TV star Adrian Chiles has told how he struggled to get out of a river "torrent" hours before covering an England game.
The football presenter and pundit Lee Dixon were in Berne, Switzerland to cover the match for ITV.
Chiles, 45, told the Radio Times: "I remember one occasion in Berne when we were covering an England game.
"It was an evening kick-off so that morning when Lee and I were out for a stroll, we spotted these people floating down this fast-flowing river. We thought we'd have some of that, so later that afternoon we walked down to the river in just our swimming trunks. Which in itself must have looked very odd.
"We jumped in and were swept off down the river. I can recall going past these beery England fans in a riverside cafe who did a classic comedy double-take at the sight of us two bobbing past.
"And then it suddenly dawned on us that we were going to struggle to get out of this torrent."
Dixon told the magazine: "Fortunately we both managed to grab an overhanging branch and pull ourselves out. But we very nearly had to do that game by live satellite link from the Black Sea or wherever the river would have spat us out."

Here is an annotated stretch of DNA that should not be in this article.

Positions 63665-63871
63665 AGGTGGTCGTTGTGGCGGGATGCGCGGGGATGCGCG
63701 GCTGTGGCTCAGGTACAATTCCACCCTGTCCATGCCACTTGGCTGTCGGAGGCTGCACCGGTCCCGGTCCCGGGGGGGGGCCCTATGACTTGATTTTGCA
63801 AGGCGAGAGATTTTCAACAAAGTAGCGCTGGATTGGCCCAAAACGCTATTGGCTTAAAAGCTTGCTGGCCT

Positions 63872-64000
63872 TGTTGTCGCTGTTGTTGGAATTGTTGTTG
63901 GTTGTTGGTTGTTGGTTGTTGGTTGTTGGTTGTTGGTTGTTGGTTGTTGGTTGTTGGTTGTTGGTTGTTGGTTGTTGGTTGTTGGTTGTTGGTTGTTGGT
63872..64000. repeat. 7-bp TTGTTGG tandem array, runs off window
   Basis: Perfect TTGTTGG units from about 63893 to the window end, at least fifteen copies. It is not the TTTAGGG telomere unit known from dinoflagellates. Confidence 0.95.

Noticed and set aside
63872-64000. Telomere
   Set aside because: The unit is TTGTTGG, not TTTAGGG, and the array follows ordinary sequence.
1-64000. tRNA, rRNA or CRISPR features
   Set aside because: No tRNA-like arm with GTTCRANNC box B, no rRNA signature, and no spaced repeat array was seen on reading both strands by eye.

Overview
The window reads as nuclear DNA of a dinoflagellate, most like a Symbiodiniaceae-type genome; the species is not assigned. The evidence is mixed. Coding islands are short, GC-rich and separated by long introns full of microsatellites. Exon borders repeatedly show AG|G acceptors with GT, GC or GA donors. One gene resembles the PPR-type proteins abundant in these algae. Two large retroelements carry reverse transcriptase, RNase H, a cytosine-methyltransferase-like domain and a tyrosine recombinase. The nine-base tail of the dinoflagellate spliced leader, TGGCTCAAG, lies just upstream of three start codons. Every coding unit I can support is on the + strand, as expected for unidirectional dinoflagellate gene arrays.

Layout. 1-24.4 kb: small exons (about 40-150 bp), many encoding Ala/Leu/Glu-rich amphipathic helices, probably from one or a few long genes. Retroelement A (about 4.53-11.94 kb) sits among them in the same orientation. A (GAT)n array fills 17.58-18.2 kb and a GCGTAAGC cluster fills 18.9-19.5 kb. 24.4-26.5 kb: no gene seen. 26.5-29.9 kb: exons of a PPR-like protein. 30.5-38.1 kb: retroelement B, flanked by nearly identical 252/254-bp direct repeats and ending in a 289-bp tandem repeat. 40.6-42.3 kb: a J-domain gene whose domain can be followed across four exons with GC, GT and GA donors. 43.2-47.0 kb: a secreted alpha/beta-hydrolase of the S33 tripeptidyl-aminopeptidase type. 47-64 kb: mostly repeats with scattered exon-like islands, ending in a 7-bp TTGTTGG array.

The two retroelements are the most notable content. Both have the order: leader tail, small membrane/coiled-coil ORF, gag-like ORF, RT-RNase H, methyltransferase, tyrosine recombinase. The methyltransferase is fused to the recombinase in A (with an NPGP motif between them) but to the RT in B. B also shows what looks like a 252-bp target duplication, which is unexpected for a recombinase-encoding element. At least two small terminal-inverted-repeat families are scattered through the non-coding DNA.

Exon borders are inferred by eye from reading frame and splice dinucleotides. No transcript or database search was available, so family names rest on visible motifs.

Former England and Arsenal defender Dixon, 48, said of following in Chiles's footsteps by moving from the BBC to ITV: "Match Of The Day 2 changed when Adrian left. I also missed covering live games and I wasn't looking forward to going into work any more.
"At the BBC you're never commenting on live games. It's all studio work, going to Manchester and sitting in a box for two days. My contract at the BBC was up and I decided I wanted to do something else. It was the best decision I've ever made and I love it."
Asked whether there was anything that they find annoying about each other, Chiles said: "Lee is an extremely cultured and civilised individual, but the other half of him was brought up in the harsh dressing-room environment in which goading and mickey-taking is a way of life. That can be quite hurtful."
Suggested For You
Get top stories and blog posts emailed to me each day. Newsletters may offer personalized content or advertisements. Learn more